Hospitals on red alert over trolley patients
Overcrowding in hospital emergency departments hit a seven-month high yesterday when 340 patients were on trolleys around the country.
Five hospitals were on red alert after trolley numbers exceeded the benchmark figure linked to maximums recorded in 2010/2011, while a similar number were coded amber.
The trend, if it continues, could pose a headache for Minister for Health James Reilly, who lists a 20 per cent reduction in trolley waits since 2011 as one of his main achievements. His officials insisted there was no reason for concern and no reason for families to fear that relatives might have treatment delayed in the run-up to Christmas.
No single cause is being blamed for the spike in admissions but the onset of winter and the health challenges it poses for vulnerable patients is seen as a culprit. The winter vomiting bug, which has led to visiting restrictions in many hospitals over the past fortnight, has also caused an increase in admissions.
Hospitals tend to be busier in the week before Christmas as departments attempt to clear their lists of appointments and procedures before the holiday season begins.
A spokeswoman for the Health Service Executive said that although numbers had gone up, there was no particular cause for concern. “Winter tends to afflict people with chronic diseases,” she said.
Among the hospitals on red alert were Connolly Hospital, which had 20 patients on trolleys yesterday morning, within five of the accepted maximum. Mercy Hospital in Cork had 21 on trolleys, three more than the maximum. Tipperary Hospital recorded 15 trolleys occupied, compared to a maximum of 12. Sligo General Hospital recorded 20 on trolleys, its maximum level.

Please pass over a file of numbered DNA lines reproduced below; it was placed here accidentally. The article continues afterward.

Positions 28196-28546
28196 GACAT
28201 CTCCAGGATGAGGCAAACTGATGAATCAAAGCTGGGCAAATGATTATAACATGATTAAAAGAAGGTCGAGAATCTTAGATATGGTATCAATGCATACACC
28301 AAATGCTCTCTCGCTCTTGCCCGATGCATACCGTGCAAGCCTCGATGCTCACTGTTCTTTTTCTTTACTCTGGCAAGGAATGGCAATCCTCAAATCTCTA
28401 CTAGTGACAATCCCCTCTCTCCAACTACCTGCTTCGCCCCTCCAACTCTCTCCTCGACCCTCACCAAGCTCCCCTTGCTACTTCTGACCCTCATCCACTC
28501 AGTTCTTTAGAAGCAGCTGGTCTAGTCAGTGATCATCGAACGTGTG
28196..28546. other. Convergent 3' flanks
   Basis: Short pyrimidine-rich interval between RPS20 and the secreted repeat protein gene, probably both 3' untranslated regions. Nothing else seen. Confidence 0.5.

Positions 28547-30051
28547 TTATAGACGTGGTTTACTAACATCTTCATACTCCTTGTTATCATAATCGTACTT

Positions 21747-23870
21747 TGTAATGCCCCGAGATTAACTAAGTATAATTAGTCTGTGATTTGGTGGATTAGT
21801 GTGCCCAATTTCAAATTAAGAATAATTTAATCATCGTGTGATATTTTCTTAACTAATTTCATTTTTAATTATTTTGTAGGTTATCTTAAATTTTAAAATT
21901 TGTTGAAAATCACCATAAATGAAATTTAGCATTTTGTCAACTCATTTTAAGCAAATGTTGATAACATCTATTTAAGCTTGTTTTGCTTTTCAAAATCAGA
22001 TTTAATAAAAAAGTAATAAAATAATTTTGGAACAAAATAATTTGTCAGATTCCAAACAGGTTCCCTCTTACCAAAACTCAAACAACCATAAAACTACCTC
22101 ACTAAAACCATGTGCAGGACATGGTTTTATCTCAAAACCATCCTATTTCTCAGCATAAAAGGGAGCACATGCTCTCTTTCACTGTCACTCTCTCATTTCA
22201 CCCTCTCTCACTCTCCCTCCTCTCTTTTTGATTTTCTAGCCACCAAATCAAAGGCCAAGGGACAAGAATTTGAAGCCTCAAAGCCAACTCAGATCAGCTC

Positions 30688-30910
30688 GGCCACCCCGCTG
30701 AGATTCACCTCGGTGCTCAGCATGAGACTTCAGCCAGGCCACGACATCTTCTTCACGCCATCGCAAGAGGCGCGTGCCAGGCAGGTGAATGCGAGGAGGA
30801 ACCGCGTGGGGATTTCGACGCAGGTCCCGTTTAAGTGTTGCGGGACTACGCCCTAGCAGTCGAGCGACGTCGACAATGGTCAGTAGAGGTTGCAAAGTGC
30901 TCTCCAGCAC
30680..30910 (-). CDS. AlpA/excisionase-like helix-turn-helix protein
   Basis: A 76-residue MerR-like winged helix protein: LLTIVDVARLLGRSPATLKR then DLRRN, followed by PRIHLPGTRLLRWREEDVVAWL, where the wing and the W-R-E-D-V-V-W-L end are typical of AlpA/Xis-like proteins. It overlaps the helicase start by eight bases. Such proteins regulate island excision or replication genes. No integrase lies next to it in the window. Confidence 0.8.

The most patients on trolleys recorded by the Irish Nurses and Midwives Organisation was at Beaumont Hospital in Dublin, where there were 28 .
A spokesman said admissions were up 20 per cent and elective surgery was being “pushed through”. “But we don’t think there’s any particular reason for the increase. It’s just the time of year.”
The last time patient-on-trolley numbers were as high as yesterday was spring. A peak of 443 patients on trolleys was recorded on February 28th. Numbers have fallen 20 per cent since the cold winter of 2011. Overall, numbers for the first eight months were up 9 per cent this year compared to 2009.